<b>Forum Auctions, Jan. 28:</b> Australasia.- Péron (Francois) and Freycinet. <i>Voyage de Découvertes aux Terres Australes,</i> 5 vol. including Atlas, second edition, Paris, 1824. £6,000 to £8,000.

Rare Book Monthly

Articles - February - 2013 Issue

Cartouche & the Peddler’s Books

Cart1

The peddler's life of the notorious Cartouche.

The other day, passing in front of a bookshop in Paris, I noticed a lovely little book in the window. Beside a lot of gorgeous full morocco bindings, it never looked that attractive, being a small and thin in-18 volume from the 19th century, unbound as issued (the 72 pages being bound together with a mere length of string), printed on a low quality paper and with no wrappers. The title read, in French : History of the Life and Trial of the Notorious Louis-Dominique Cartouche, and of Several of his Accomplices... printed in Lille, in the North of France, by one J. Fourray. This is one of the most famous titles of the editions of “colportage” or peddling books, retracing the career of a French bandit who terrorized the country until being executed in 1721. Regarded as a “Robin Hood” by some, allegedly linked to a lot of powerful people of his time, Cartouche stands amongst the most romantic villains of France. As a child, I used to watch his exploits in a movie featuring the irresistible Claudia – Ô Claudia! - Cardinal. I entered the shop.

Diogenese the Cynic claimed to live happy in poverty. Socrates came to him one day: “I see vanity through the holes of your coat.” I see almost the same thing in a religious book bound in an expensive binding... God deserves the best, I guess. Anyway, that’s what is so exceptional about this particular book, it has the look of what it talks about. This is the book of raw life, adventure and badness. In both senses of the term, this is a popular book. “Louis-Dominique Cartouche was born in Paris in 1693," reads the book, "in the quarter of La Courtille.” Sent to the Jesuits, the little boy started to rob to buy clothes that could match those of his wealthy school mates. One evil leading to another, he eventually had to run away from the wrath of the law a few years later. He was then sheltered by a bunch of Bohemians who taught him all the tricks in the game.

Back to Paris he became an informer and a recruiter for the army, then a soldier against his will. The peace of Utrecht sent him back to idleness. “As a cunning, skilful and robust man," reads the dictionary of F.X. de Feller (Liege, 1793), "he soon took the lead of a bunch of robbers who illustrated themselves by numerous robberies and murders.” In fact, Cartouche motivated some of his former soldier friends, and set up a confederacy of 200 men (by the end of his career, he was said to control over 2,000 men). “He dedicated himself to teach his subjects by hardening their spirits," continues the book; "he taught their hands to steal and their hearts to murder. Soon after, you heard nothing in Paris but stories of people being robbed, thrown into the river, and murdered on the Pont-Neuf.” The book also mentions a few tricks Cartouche allegedly invented, including the wax hand that pretended to pray at church while the real one was digging into the pocket of the nearest penitent. A technique I thought for years was invented by Benny Hill for his English TV comedy show but which was in practice since the 17th century.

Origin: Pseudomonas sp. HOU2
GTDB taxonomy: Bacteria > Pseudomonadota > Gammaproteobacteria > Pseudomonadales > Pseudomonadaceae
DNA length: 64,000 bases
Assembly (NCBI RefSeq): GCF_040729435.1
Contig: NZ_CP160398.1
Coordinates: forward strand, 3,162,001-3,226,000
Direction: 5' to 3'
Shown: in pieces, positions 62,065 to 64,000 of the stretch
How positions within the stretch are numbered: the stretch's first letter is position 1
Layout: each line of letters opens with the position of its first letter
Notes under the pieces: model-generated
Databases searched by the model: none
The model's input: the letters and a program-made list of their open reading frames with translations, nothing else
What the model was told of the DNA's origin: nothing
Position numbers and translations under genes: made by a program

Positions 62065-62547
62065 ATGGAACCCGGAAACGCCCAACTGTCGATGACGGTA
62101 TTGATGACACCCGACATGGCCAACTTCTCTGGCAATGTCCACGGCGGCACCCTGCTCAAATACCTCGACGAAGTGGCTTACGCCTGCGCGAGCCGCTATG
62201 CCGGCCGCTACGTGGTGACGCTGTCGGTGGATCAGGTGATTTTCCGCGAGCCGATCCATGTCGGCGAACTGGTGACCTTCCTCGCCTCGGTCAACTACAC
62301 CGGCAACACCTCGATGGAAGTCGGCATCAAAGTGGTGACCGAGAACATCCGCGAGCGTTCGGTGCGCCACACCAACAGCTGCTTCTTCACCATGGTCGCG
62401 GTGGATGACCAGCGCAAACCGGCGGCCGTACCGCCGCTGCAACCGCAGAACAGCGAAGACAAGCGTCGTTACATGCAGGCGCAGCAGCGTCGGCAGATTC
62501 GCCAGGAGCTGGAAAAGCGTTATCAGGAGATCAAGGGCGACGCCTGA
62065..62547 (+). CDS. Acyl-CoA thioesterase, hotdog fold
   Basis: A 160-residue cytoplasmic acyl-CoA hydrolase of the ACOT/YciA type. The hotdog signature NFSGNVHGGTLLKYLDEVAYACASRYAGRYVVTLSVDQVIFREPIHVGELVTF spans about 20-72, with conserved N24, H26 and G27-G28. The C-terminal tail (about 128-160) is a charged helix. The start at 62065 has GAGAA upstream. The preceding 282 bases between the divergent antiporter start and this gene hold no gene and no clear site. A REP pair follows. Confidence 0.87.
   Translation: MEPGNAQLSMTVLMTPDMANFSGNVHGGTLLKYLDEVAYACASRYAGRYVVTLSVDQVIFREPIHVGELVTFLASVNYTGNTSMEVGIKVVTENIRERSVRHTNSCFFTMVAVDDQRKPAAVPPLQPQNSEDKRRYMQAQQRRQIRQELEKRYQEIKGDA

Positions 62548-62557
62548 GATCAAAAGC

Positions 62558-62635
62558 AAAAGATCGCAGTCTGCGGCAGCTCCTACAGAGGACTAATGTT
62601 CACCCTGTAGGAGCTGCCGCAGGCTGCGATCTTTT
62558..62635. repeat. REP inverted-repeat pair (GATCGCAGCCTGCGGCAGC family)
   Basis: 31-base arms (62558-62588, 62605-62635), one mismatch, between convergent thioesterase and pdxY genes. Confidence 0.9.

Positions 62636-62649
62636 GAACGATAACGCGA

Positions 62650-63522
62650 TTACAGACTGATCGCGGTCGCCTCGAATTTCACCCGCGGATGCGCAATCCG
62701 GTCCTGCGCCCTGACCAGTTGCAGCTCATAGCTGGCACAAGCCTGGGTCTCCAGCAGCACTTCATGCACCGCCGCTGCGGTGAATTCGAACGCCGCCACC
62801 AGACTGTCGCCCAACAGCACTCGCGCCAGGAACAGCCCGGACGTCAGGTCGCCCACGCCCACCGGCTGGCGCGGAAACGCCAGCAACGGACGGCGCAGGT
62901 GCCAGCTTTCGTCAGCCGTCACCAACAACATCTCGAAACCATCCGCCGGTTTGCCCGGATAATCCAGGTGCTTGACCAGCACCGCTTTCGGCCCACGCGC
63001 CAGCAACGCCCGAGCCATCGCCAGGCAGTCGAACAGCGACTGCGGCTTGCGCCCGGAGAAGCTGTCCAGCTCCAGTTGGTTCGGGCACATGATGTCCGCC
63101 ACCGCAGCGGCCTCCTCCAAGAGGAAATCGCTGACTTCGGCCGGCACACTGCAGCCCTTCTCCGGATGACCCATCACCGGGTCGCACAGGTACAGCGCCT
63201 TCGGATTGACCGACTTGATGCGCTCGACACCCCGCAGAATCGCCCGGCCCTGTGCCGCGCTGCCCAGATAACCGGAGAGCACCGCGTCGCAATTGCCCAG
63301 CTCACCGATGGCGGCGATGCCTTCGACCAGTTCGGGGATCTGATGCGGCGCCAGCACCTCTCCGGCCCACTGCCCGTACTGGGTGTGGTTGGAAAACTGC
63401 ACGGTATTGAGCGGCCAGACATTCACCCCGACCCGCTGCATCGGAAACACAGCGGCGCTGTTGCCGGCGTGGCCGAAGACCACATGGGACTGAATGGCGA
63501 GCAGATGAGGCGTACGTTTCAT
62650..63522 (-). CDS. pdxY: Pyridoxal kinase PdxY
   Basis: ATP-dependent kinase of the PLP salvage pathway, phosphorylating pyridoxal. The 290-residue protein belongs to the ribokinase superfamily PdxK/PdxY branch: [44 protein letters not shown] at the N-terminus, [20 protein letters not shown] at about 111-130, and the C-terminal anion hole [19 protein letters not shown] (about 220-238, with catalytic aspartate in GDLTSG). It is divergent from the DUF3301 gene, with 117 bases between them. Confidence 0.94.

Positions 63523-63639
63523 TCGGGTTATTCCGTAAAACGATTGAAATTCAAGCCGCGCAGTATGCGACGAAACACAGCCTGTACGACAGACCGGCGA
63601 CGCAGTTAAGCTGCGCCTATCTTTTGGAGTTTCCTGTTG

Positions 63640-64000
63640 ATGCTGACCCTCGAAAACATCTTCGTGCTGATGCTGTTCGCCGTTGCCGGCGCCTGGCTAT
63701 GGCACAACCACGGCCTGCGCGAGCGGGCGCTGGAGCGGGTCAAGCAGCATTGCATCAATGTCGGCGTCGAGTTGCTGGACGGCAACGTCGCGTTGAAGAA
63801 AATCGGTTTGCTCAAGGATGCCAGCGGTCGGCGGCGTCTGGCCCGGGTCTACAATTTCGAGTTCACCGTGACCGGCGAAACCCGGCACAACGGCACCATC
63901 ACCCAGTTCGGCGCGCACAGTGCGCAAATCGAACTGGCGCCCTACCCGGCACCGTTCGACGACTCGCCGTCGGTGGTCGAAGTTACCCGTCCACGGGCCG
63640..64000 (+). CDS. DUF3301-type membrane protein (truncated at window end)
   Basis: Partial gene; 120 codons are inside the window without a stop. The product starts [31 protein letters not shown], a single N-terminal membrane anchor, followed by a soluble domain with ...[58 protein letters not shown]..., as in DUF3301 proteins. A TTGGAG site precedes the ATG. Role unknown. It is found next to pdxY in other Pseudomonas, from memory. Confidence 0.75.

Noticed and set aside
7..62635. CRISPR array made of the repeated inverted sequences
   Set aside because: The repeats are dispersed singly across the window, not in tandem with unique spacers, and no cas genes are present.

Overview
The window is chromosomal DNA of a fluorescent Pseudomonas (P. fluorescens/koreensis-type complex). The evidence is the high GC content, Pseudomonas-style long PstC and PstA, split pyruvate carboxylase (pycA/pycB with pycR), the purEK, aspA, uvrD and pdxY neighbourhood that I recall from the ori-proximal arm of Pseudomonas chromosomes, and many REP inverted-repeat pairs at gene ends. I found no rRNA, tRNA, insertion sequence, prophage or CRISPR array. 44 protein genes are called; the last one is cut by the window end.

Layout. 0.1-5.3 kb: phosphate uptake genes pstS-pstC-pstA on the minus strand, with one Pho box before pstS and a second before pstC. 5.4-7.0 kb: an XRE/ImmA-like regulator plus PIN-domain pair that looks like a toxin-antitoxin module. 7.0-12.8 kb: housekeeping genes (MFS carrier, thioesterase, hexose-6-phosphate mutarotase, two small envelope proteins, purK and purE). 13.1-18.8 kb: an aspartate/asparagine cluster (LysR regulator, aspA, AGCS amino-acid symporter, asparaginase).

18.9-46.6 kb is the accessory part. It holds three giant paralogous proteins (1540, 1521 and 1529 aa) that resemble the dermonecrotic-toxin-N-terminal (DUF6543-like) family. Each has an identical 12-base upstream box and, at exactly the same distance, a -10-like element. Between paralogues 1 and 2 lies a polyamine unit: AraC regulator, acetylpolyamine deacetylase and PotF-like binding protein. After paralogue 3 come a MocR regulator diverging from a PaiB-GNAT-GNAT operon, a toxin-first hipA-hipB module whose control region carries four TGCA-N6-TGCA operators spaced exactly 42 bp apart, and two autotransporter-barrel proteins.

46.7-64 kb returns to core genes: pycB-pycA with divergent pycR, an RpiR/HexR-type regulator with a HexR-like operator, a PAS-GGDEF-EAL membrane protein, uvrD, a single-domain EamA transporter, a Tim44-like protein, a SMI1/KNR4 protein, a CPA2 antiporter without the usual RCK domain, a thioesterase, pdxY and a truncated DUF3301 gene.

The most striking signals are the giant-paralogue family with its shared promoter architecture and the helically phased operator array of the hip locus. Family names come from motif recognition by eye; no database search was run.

The public became incredible fond of Cartouche," say the forewords. "Had a Gazette nothing else to say but that Cartouche was nowhere to be found, people would be glad to read it.” Such was the craze over this dark man. Cartouche loved robbing the rich. He would attack the stagecoach between Paris and Versailles, where the Court was residing, and loot some private mansions, thus earning the reputation of a Robin Hood in a very corrupted time. He became powerful once paper money was established, as “the simple wallet he robbed with his friends put them at their ease.” He went to a banker one day, very well dressed, gave him 4,000 gold louis and obtained a “lettre de change” (the ancestor of cheques) that, he said, he would cash in Lyon where he was expected. One of his accomplices left for Lyon at once with a counterfeit letter while Cartouche went back to the banker the next day, claiming that his journey had been postponed and thus got his money back at the same time his villain friend was being paid in Lyon.

Rare Book Monthly

  • <b>Swann Auction Galleries Jan 28:</b> Joseph F. Kernan, <i>College Football,</i> oil on canvas, <i>The Saturday Evening Post</i> cover, 1932. $25,000 to $35,000.
    <b>Swann Auction Galleries Jan 28:</b> Joseph C. Leyendecker, <i>Golfer Lighting a Cigarette,</i> oil on canvas, c.1920. $7,000 to $10,000.
    <b>Swann Auction Galleries Jan 28:</b> Howard Chandler Christy, <i>In the Field,</i> charcoal & watercolor, published in <i>Scribner’s,</i> 1902. $8,000 to $12,000.
    <b>Swann Auction Galleries Jan 28:</b> N.C. Wyeth, <i>Standish Reading,</i> pen & ink, for <i>The Courtship of Miles Standish,</i> 1920. $5,000 to $7,500.
    <b>Swann Auction Galleries Jan 28:</b> Johnanna Stewart Mapes, <i>A Fairy Book,</i> conté crayon, for <i>St. Nicholas Magazine,</i> 1907. $2,500 to $3,500.
    <b>Swann Auction Galleries Jan 28:</b> Arnold Lobel, pen & ink, for <i>The Frog & Toad Coloring Book,</i> 1981. $3,000 to $4,000.
    <b>Swann Auction Galleries Jan 28:</b> Antonio Lopez, <i>Today’s Fashions,</i> study for <i>The New York Times,</i> 1981. $2,500 to $3,500.
    <b>Swann Auction Galleries Jan 28:</b> Charles Schulz, <i>“I’ll have to go back to the house…I forgot my rubbers…”</i> pen & ink, original 4-panel <i>Peanuts comic,</i> 1960. $8,000 to $12,000.
    <b>Swann Auction Galleries Jan 28:</b> Constantin Alajalov, <i>Family Tree,</i> watercolor and gouache, cover for <i>The New Yorker,</i> 1938. Estimate $3,000 to $4,000.